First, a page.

By Tyler Durden
Ahead of this week’s big macro event, Thursday’s retail sales report, Bank of America has, as is customary, released its own internal credit and debit card data. It’s downright ugly.
As BofA’s new chief economist Michelle Meyer writes, “as we know from the choppiness of the monthly data, we are due for a partial payback in 3Q. We already saw a weakening in July retail sales based on both the BAC aggregated card data and Census Bureau figures. Based on the BAC aggregated card data, retail sales ex-autos fell 0.1% mom SA in August, a payback from 2Q strength.”
The details, as per BofA, reveal that “the BAC aggregated card data showed that retail sales ex-autos declined 0.1% mom SA in August. This follows the 0.3% mom decline in July and pushes the 3-month average down to -0.2% mom.” The number would have been even worse if BofA had not decided to adjust out data from the recently bankrupt Sports Authority. As BofA writes, “there is a special factor to account for — we adjusted our data to control for the bankruptcy of Sports Authority, which officially shut stores this month. We expect the Census Bureau will do the same.” In other words, if one did not “adjust” the data for this factor, it would have been an outright disaster.
Broken down by various component categories, BofA finds that within the components of the back-to-school composite, spending on teen retail and young adult clothing has performed poorly. Here BofA has seen “fairly consistent contraction in this category since 2012.This fits into the “apparel malaise” theme that BofA Merrill Lynch’s consumer equity analysts have noted. It also likely reflects the shift in consumer budgets towards greater spending on experiences, which is evident in relatively stronger spend at hobby stores, travel and restaurants.” It also means less spending on, well, non-experiences, which includes most goods and services.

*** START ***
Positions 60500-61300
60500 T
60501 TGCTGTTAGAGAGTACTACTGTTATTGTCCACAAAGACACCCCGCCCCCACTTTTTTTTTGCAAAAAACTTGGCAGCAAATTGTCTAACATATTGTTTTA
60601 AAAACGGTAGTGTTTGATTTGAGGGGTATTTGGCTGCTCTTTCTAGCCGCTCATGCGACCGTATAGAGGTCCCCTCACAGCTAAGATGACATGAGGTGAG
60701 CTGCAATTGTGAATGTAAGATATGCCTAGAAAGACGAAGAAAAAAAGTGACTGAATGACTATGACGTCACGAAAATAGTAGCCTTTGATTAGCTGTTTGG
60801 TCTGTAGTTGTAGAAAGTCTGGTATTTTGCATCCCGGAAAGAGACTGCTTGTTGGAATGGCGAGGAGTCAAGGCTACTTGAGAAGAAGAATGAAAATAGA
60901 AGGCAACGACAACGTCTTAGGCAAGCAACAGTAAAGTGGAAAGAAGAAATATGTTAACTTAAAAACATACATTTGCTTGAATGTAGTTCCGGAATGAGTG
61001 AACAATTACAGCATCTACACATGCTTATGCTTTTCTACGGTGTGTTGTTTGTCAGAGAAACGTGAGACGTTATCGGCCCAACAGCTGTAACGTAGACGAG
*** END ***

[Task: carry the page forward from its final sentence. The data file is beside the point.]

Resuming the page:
The weakness continued at department stores, where sales based on the BAC aggregated card data fell 1.1% mom SA in Augustand are now down 4.6% yoy. The weakness in department stores is not a new phenomenon. Based on the BAC data, the share of sales to department stores declined from 2.5% in the beginning of the sample in 2005 to 2.0% today. The Census Bureau shows an even steeper decline.
Then, there is auto parts and vehicle unit sales, both of which also have shown continued weakness. BofA isolated a time series for autoparts that includes aftermarket parts but not original equipment parts. Autoparts trend well with vehicle unit sales, showing that the same macro factors are generally influencing demand for new autos and replacement parts. Both series have softened recently on a YoY basis.
Summarizing all the underlying components in tabular format, the data shows that the US consumer has now fully tapped out, and unless the Dept of Commerce comes out with some ridiculous seasonal adjustment, this Thursday’s number will be bad enough to kill not only a December rate hike, but potentially all rate hike in this “none and done” cycle.
Finally, if that isn’t enough, here are six more charts showing the trend of US retail sales. All else equal, the Fed should be cutting rates aggressively at this point.